Mitchell, now three months further into treatment, looks tired and road-worn. His skin is sallow, his eyes puffy, and his expression blank.
"I don't know if I can do this anymore," he says in a defeated tone. "I'm having a hard time."
"How so?" I ask.
"It is just dragging me down."
"Have you relapsed, acted out?" I ask.
"No, no, not at all."
"Well, that's is great progress. Even though you are emotionally uncomfortable, you have been able to tolerate your feelings. Congratulations."
Mitchell's anger is deep-seated. The rejection he experienced early in life made power and control the compass of his life.
It is the second of May, and Mitchell, who has crossed each date off the kitchen calendar for the past month, is well aware it is his birthday. As is tradition in his first-grade class, his mother will bring cupcakes for the afternoon party, where his classmates will play games and sing "Happy Birthday." Mitchell is a shy, small boy who has few friends. He is often teased about his thick glasses and pigeon toes. At the tender age of six, he suffers from headaches and constant skin rashes. On this day, his birthday, Mitchell believes all of this will be put aside. For at least one day out of the year, he will feel proud.
Anxiously, he watches the clock. The afternoon bell rings, signaling the start of his party. Mitchell is ecstatic. But, to Mitchell's surprise, his classmates head for the door and out to the playground, not at all interested in participating in the classroom nerd's birthday party. Some kids even grab cupcakes as they go.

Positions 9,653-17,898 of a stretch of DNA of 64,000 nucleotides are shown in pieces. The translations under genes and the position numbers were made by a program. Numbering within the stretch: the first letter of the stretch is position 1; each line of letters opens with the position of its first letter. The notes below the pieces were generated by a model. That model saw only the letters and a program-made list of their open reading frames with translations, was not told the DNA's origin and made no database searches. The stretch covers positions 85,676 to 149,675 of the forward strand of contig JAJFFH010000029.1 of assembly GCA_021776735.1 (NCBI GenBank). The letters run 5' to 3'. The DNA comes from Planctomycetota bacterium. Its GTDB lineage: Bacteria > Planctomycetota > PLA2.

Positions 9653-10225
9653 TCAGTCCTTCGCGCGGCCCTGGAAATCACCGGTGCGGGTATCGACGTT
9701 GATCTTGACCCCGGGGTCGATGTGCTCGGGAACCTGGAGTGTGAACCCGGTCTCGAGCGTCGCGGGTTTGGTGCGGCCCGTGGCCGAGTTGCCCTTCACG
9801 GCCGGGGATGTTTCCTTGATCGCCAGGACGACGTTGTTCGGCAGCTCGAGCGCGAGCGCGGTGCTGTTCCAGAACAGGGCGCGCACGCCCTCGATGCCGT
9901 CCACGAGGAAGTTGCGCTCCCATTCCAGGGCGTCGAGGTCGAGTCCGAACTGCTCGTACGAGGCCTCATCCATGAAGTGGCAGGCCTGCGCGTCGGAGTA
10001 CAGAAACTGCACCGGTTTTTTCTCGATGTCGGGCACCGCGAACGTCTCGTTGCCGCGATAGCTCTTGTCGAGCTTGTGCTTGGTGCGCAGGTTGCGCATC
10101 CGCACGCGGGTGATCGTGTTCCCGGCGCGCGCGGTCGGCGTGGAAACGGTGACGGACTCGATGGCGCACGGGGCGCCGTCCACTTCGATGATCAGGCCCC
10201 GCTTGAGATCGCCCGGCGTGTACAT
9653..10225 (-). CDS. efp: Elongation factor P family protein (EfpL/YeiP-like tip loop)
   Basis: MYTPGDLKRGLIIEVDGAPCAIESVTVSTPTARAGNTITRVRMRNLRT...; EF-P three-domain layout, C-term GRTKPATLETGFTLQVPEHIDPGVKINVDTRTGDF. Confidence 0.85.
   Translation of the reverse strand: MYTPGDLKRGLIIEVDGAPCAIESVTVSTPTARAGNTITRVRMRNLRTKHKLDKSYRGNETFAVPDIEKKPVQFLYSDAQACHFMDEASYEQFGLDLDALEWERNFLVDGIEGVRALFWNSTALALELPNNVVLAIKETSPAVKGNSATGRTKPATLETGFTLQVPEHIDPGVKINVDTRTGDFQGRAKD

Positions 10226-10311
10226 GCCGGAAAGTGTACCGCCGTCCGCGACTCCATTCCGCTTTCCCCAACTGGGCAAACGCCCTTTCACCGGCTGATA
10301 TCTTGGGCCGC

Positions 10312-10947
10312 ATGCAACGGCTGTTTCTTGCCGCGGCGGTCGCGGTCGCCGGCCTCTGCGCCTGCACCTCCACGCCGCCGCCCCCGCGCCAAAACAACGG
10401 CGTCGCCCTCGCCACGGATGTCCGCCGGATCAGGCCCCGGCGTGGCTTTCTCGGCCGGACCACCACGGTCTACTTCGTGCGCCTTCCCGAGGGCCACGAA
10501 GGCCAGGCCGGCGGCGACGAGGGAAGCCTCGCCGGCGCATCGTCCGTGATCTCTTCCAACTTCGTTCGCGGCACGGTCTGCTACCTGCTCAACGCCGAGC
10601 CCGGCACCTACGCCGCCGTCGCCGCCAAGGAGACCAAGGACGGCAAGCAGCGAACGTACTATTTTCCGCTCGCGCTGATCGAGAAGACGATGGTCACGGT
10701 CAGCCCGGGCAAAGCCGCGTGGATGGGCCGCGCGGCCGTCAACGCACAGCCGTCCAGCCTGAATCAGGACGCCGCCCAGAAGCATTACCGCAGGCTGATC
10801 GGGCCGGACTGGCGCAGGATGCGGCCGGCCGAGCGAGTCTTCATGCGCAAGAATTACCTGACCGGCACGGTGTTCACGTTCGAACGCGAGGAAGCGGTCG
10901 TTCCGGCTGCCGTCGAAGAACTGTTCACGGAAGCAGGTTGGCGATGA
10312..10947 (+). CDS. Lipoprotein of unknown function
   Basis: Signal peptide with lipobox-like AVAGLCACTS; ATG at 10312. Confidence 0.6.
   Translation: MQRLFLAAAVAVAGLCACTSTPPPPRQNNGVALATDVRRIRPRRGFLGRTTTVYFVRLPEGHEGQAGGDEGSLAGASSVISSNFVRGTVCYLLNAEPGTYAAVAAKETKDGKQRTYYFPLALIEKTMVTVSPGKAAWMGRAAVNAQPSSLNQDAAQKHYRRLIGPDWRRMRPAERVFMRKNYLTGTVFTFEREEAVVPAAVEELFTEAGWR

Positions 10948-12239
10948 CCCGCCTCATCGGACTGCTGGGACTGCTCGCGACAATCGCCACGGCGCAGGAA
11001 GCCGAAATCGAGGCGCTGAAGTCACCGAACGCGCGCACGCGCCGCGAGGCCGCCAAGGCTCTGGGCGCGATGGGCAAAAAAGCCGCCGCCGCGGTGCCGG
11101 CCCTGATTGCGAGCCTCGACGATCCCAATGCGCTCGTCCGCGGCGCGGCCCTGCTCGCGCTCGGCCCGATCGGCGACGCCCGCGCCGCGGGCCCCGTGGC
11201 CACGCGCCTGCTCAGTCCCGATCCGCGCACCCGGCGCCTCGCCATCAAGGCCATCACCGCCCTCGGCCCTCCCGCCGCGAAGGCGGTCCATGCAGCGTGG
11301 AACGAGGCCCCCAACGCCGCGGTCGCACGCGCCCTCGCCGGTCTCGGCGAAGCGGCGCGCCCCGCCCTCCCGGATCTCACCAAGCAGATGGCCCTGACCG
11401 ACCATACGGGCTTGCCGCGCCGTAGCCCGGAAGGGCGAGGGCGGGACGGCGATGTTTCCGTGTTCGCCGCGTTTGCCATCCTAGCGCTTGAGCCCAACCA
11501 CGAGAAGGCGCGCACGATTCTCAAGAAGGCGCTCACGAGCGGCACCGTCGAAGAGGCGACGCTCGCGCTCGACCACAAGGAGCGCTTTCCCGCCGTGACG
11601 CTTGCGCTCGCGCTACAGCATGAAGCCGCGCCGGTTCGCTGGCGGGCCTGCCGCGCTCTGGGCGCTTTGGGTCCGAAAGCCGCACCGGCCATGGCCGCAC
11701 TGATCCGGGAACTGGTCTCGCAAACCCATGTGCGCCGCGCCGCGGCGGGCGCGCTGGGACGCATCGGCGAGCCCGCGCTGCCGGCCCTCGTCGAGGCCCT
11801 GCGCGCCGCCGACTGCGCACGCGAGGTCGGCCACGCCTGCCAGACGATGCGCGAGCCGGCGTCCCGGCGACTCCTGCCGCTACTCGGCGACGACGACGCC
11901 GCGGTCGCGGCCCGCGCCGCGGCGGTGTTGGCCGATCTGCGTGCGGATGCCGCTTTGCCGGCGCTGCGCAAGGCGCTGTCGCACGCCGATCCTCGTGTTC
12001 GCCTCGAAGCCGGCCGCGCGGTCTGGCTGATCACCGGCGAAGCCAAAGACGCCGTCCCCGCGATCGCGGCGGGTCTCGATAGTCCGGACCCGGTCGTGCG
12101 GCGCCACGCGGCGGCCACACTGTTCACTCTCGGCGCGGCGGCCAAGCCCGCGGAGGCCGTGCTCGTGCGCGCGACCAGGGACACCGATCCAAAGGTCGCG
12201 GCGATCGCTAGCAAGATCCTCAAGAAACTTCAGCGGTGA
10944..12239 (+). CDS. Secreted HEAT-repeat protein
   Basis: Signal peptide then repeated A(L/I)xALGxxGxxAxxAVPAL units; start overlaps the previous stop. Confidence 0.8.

"Let's get out of here." Let's get away from this weirdo," he hears them mutter under their breath. Mitchell can barely breathe as tears stream down his face.
"It was devastating," Mitchell says.
"Sounds like it," I reply. "This memory is what triggered your sadness?"
"Yeah, it just came to me when I dropped my daughter off at school. I hadn't thought of it for years. I saw this kid with a balloon on the playground and, boom, there it was, clear as a bell, like it happened yesterday."
There is grief in recovery as we remember those times when we think we didn't deserve our place on this planet. So many of us have been told that it is shameful for us to have wants or needs. Self-care becomes a shameful act. WE forget that the pleasure associated with fulfilling our needs and wants is our precious birthright. Believing we deserve this becomes a daunting and smilingly unimaginable task.